M's Owners Taking Off Blinders?
It shouldn't have surprised anyone when you consider the factors at hand. An aging middle of the lineup that showed signs of slowing down a year ago should have been the first red flag. A grossly overachieving starting rotation in the two previous seasons was certainly a sign that they could come back to earth, at least somewhat.
What about the bullpen that relied on Rafael Soriano, a first-year player in just his third full season on the mound, to serve as the team's go-to set up man and got a career year out of the decent but never-before spectacular Shigetoshi Hasegawa?
Hindsight it always 20-20 but in this case neither pitcher should have been expected to even come close to repeating the monster seasons they had in 2003.
When Soriano went on the disabled list, the Mariners had to turn the set up duties over to Hasegawa, who was never quite right from opening day to the season finale.
So we know what happened. But why it happened and why someone didn't see it coming are each vastly separate concepts to decipher.
Tackling the "why it happened" portion of the equation, it's pretty much just a matter of a veteran team hitting the proverbial wall all at the same time.
Edgar Martinez was probably finished last August. Bret Boone hasn't been a middle-of-the-order RBI machine since Martinez reached his end. John Olerud was clearly not the same after two months of the 2003 season saw him hitting well under his career average.
On the mound, father time himself Jamie Moyer, finally started to show some signs of losing his stuff as a 41-year-old soft tosser and might also have hit his own wall at the tail end of this past season. History was not on the side of Moyer having yet another ace season.
Why did such a solid group of players all of a sudden reach a point in their careers when they just weren't nearly as productive as they had been just six months earlier?
That's easy. It happens to every player, sooner or later.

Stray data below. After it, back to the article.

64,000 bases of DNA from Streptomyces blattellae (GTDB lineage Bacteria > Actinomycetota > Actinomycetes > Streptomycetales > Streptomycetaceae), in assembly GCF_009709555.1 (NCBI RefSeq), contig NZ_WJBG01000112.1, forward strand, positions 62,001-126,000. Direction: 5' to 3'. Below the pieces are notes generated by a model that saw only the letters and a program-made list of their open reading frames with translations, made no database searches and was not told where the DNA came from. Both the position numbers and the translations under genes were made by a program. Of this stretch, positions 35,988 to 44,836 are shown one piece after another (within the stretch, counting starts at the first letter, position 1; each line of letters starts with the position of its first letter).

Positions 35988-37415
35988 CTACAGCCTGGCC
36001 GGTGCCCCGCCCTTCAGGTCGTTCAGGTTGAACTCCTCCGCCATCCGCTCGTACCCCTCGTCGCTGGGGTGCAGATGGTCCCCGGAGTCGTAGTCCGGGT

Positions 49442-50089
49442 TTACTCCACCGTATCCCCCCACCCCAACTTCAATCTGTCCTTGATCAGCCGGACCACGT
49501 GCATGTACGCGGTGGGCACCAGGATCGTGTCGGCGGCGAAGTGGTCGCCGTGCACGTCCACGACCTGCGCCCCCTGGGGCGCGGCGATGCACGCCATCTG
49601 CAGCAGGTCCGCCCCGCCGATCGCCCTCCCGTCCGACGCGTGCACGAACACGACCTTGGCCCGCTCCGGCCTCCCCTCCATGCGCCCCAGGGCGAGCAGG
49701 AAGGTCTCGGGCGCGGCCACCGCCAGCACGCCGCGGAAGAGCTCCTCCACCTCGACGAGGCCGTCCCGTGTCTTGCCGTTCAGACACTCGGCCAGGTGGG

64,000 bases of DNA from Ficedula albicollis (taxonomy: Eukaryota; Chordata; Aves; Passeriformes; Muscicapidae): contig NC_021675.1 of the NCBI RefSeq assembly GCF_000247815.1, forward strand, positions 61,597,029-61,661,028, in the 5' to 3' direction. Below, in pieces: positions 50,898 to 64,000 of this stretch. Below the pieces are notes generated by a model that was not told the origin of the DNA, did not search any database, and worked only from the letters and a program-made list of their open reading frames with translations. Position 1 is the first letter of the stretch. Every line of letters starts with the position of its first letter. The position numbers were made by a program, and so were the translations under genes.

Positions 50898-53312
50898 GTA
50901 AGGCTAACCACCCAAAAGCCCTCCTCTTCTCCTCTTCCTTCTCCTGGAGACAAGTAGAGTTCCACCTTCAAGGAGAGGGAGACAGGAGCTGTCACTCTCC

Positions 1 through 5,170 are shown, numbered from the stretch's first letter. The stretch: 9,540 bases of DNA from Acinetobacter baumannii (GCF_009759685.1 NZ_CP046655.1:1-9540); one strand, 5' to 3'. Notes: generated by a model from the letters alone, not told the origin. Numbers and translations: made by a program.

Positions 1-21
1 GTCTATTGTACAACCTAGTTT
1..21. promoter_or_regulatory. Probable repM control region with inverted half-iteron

There comes a time when every player just can't do it anymore, and many times, just like a two-ton truck slamming into a brick wall at 100-mph, the player will lose it very quickly.
So who is to blame for these occurrences? I tell ya what; we'll get back to that later. Deal?
We already knew what, and now we know why the M's made a season-long visit to the AL West's basement this season. Now, let's dig around and see if we can't discover why the M's front office didn't see a falloff coming. After all, it's what they are paid to do right?
Ok, it has been several seconds and I've personally looked all around the office and can't seem to come up with one single reason why the club couldn't have foreseen some sort of major drop-off with several of its' key contributors following the 2003 season. In fact, I don't see how they missed it after the 2002 season when during the second half of the year the club couldn't hit its' way into a Vegas ranch.
The offense had been sinking for 15 months when the M's hit the off season following their second straight 93-win season in 2003. Four of the team's five best players averaged 38 years of age, three of them key pieces to the offensive puzzle.
So why was management so blind to the facts in front of them?
Lemme tell ya something- they weren't.